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Issue Alert - 04-07-10

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Jul 06, 2004

Issue Summary:

A “homestead,” which is not counted as an asset in determining asset-eligibility for SSI-related Medicaid, may be located outside the state of Michigan.

Persons Affected:

Individuals applying for Medicaid based on disability or advanced age (age 65 or older).

For More Information:

Michigan Poverty Law Program 611 Church Street, Suite 4A Ann Arbor, MI 48104-3000(734) 998-6100(734) 998-9125 Fax



What's Happening?

FIA policy now clearly excludes a “homestead” even if it is not located in Michigan. There are four situations in which a person’s homestead is not counted even if the person is not currently living in it.(1) If the person intends to return to the homestead to live, the homestead is not counted. Note that the individual must be a Michigan resident in order to qualify for Medicaid in Michigan. For Medicaid, residency means living in the state of Michigan with an intent to stay OR having come to live in Michigan in order to find a job or to take a job in Michigan. Therefore, a person who came to Michigan to look for work or to take a job may have an out-of-state homestead. (2) If the person is living in a long term care facility, and adult foster care home, or a home for the aged, the homestead the person lived in previously is not counted. (3) If a co-owner of the homestead is living in it as the co-owner’s home, and the Medicaid applicant or recipient lived in the homestead in the past, the homestead is not counted.(4) If the Medicaid applicant or recipient is living in an institution (a facility that provides room, board, and treatment to more than 3 people, such as an licensed foster care home, a long term care facility, etc.) and the homestead is occupied by certain close relatives who are dependent on the applicant or recipient, it will not be counted as an asset even if the applicant or recipient never lived in the homestead. See Program Eligibility Manual (PEM) 400 pp. 17-19, available online at for details on the homestead exclusion.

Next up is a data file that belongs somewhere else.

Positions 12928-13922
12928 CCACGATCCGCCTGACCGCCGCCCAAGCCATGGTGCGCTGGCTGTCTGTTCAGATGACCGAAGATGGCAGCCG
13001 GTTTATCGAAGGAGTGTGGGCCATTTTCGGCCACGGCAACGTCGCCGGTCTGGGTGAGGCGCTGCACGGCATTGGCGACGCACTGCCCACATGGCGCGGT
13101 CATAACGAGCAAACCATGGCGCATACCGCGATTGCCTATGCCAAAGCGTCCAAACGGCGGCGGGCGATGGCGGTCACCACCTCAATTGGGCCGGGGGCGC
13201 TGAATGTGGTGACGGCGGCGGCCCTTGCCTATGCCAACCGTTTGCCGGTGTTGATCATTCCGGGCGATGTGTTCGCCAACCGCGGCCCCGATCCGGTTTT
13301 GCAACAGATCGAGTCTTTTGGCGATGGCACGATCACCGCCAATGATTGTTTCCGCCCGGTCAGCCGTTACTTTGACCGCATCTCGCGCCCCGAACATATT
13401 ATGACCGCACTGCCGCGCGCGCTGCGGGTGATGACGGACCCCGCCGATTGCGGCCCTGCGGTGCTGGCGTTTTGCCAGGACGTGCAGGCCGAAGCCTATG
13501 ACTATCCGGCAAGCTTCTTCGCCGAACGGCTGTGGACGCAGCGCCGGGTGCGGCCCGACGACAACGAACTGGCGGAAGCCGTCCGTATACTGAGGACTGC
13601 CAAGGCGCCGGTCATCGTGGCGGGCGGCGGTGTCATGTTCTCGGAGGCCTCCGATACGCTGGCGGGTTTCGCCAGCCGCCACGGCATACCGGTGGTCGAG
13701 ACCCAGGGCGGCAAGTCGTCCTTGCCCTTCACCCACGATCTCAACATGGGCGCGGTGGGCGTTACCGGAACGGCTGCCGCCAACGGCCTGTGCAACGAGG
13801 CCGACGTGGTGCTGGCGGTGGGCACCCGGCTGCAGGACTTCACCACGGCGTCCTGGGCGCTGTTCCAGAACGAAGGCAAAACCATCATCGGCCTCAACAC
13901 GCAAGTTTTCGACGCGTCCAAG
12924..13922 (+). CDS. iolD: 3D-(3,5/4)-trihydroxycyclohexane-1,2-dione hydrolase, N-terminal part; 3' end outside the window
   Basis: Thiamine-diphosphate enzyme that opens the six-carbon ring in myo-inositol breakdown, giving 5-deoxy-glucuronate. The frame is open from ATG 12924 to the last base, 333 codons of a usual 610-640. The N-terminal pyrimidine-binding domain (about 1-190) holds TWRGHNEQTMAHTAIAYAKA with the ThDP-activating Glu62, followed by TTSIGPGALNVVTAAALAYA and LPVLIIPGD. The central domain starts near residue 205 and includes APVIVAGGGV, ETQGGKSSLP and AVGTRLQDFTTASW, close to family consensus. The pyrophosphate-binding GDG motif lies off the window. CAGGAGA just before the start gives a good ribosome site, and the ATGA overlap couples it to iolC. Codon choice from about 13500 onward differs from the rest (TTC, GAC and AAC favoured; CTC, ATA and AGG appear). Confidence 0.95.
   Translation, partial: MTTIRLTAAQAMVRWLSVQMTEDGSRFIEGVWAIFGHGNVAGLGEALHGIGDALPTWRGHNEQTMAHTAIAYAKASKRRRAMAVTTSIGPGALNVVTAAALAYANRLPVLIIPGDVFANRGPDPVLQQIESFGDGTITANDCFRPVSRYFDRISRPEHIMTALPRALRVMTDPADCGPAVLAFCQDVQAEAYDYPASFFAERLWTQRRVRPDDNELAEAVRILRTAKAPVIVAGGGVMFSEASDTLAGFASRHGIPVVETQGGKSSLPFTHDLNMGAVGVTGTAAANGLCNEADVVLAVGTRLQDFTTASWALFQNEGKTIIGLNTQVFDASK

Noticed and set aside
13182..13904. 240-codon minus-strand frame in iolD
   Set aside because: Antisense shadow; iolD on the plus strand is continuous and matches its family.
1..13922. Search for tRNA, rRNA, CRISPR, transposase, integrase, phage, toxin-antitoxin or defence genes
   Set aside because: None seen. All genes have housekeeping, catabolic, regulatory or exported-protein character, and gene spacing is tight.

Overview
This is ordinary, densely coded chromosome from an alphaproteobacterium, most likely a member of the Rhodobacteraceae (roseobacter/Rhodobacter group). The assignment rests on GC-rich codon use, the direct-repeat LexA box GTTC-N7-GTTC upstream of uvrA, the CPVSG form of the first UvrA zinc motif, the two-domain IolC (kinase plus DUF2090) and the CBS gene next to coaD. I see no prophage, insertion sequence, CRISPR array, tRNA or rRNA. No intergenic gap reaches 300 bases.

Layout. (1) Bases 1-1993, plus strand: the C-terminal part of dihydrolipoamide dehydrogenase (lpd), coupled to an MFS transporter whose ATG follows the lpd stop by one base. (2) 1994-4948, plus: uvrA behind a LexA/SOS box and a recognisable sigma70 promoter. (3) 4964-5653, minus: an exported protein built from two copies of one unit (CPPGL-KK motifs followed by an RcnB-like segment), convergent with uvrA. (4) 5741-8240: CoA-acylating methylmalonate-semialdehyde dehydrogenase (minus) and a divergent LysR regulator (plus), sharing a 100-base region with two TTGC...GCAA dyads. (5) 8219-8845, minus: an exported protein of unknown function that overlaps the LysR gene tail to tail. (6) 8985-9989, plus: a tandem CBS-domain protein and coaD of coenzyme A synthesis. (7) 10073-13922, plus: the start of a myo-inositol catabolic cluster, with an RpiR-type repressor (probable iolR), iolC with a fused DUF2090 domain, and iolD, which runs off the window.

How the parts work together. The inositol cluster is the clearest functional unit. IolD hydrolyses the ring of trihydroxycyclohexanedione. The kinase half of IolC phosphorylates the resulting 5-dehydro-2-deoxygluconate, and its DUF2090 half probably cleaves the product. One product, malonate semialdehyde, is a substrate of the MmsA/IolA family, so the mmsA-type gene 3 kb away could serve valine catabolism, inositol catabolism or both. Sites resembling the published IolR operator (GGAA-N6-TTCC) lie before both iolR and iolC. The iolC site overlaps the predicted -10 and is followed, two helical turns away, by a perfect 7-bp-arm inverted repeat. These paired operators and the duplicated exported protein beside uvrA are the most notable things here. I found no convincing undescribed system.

What Should Advocates Do?

Share this information with clients and other agencies.

What Should Clients Do?

If you were denied Medicaid because of an out-of-state homestead that should not have been counted, re-apply for Medicaid. If you were denied within the last 3 months, request a hearing and seek legal advice (see below).

Finding Help

Most legal aid and legal services offices handle these types of cases, and they do not charge a fee. You can locate the "free" legal services or legal aid office that serves your county on the Michigan LawHelp web site ( or look in the yellow pages under "attorneys" or call the toll-free lawyer referral number, (800) 968-0738.